If there is any time in a person’s life where being broke is expected, it is during college. But fitting the “starving student” image should never be an excuse for being irresponsible or unconcerned about money. If you work it right, being broke does not mean you have to suffer.
These tips will help you keep money in your pocket and make college what it should be—one of the best times of your life.
- Credit cards are for emergencies – Students often get into early financial and credit problems through credit cards. But before you swear them off—a credit card will help you establish credit history. Kind of like a financial transcript, banks and other lenders use your credit history to evaluate whether they should give you a loan or credit.
The key is to understand the terms and use your credit card responsibly. Be wary of low introductory rates, which can climb up to 20 percent or more after a few months. Don’t sign up for a card just because there’s a guy outside the student union offering a free t-shirt. Shop around and compare different cards. Read all the terms of the agreement and ask if there’s anything you don’t understand.
After you’ve read all the fine print for your new card, resist the urge to take it out for a spin. Don’t pull out your plastic unless you have the money to pay for the purchase. It’s really best to keep your credit card for emergencies and not use it for everyday expenses and entertainment.
- Get the best checking and savings account – Look around before you open up a bank account. Some banks may offer better benefits such as:
- Overdraft protection
- Higher interest rates on savings accounts
- Lower or less service charges
Try to avoid banks that:
- Charge fees for simple things such as dealing with a teller
- Limit the number of deposits and withdrawals you can make
- Have high ATM fees
- Require you to maintain an unrealistic minimum balance
- Make a budget – Overspending is a problem for most of us. College students are more susceptible to overspending due to the allure and excitement of being independent. Having a budget will help you see what areas you indulge in and how to adjust. Live within your means.
- Be a smart shopper – Going out every other week and purchasing designer duds is as counterproductive as cramming for a final the night before. Check out the “clearance” rack and try shopping at thrift and second hand stores. A good alternative is to buy from clothing resell stores that specialize in used designer labels offered at deep discounts.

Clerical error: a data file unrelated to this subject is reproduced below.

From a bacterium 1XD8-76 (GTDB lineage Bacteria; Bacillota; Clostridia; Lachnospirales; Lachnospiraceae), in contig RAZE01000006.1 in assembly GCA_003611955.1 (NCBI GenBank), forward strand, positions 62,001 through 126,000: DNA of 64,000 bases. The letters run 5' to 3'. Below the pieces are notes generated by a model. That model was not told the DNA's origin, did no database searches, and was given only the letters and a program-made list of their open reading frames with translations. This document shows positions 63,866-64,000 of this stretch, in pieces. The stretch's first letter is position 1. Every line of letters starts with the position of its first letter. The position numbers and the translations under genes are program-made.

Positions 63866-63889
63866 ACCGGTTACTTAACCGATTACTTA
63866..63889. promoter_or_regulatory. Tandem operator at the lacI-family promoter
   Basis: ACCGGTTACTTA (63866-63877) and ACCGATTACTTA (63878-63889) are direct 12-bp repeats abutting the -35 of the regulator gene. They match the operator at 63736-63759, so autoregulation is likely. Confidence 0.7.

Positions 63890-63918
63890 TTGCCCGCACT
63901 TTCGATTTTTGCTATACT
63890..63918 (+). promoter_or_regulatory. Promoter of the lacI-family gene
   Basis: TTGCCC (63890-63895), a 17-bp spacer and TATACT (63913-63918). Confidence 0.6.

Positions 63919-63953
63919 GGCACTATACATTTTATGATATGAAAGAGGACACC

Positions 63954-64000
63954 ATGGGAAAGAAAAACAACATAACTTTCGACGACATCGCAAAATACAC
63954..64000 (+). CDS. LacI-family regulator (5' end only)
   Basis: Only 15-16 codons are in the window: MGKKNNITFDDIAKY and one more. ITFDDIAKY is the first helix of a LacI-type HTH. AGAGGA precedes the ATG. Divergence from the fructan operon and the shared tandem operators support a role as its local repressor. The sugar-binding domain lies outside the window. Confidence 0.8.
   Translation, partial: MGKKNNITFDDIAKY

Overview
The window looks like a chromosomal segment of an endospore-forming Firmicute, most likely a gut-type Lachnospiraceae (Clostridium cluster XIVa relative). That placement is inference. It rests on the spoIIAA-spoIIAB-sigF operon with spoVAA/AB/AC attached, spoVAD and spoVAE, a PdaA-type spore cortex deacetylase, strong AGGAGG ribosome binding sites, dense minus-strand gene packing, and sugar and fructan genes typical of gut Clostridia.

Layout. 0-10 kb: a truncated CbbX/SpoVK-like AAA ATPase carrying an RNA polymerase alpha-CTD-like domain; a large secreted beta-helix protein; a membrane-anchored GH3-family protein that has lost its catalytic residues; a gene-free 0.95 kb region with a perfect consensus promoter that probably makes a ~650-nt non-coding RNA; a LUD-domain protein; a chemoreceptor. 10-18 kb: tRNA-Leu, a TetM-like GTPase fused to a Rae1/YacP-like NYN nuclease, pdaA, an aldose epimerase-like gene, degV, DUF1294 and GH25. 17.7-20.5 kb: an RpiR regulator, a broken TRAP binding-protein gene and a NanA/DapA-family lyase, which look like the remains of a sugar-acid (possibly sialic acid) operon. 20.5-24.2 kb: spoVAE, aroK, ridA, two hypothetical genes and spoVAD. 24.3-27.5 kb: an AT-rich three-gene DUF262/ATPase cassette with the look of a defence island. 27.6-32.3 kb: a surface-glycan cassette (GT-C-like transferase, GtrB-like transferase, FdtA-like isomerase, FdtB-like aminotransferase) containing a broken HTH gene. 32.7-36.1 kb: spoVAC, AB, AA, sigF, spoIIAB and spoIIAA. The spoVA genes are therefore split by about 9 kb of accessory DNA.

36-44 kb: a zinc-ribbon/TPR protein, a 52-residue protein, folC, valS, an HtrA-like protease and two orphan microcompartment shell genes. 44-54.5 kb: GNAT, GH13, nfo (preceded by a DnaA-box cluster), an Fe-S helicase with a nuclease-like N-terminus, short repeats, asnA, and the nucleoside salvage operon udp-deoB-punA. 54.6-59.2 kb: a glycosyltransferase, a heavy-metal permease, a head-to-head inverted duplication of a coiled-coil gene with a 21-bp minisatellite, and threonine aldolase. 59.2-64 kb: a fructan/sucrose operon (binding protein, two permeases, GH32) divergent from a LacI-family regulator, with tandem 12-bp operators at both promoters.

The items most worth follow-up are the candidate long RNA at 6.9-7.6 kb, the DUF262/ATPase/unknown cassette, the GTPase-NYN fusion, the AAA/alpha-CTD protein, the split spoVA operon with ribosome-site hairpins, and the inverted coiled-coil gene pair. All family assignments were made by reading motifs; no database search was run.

- Set a limit on going out – As a student, it’s understandable that you’ll want to go out and enjoy yourself; you probably deserve it. But insisting on going out every night can become a problem. Set a realistic monthly budget for entertainment and stay within in. Nothing feels worse than depleting your money on happy hours and bad movies.
- Money and discounts are everywhere – Scholarships and discounts are abundant when you are a student. Apply for scholarships as much as possible and get used to asking for student discounts wherever you go.
- Get a job – With a full course load most students can only take on a part-time job. Try working on campus or somewhere that’s low on stress and within the field of your major. As long as it doesn’t compromise your schoolwork, take on any extra source of income you can.
- Walk, bike and bus – Public transportation around most universities is efficient enough to get you where you need to be. Invest in a monthly or yearly pass and save money that would otherwise go towards gas and car maintenance. Walking and biking not only saves you money, but also keeps you in shape.
- Learn how to cook – Eating out is a major drain on a college student’s income. Not only is eating out expensive, it’s often unhealthy. Instead, do some grocery shopping and pack lunches for those longer days. Shopping with friends or roommates at a bulk foods warehouse can save you money and make trips to the grocery store less frequent.
The keys to a successful budget are getting started and sticking with it. Now that the plan is set and your expenses are accounted for, you can start budgeting your money towards meaningful financial goals. But don’t forget to budget for some fun spending too.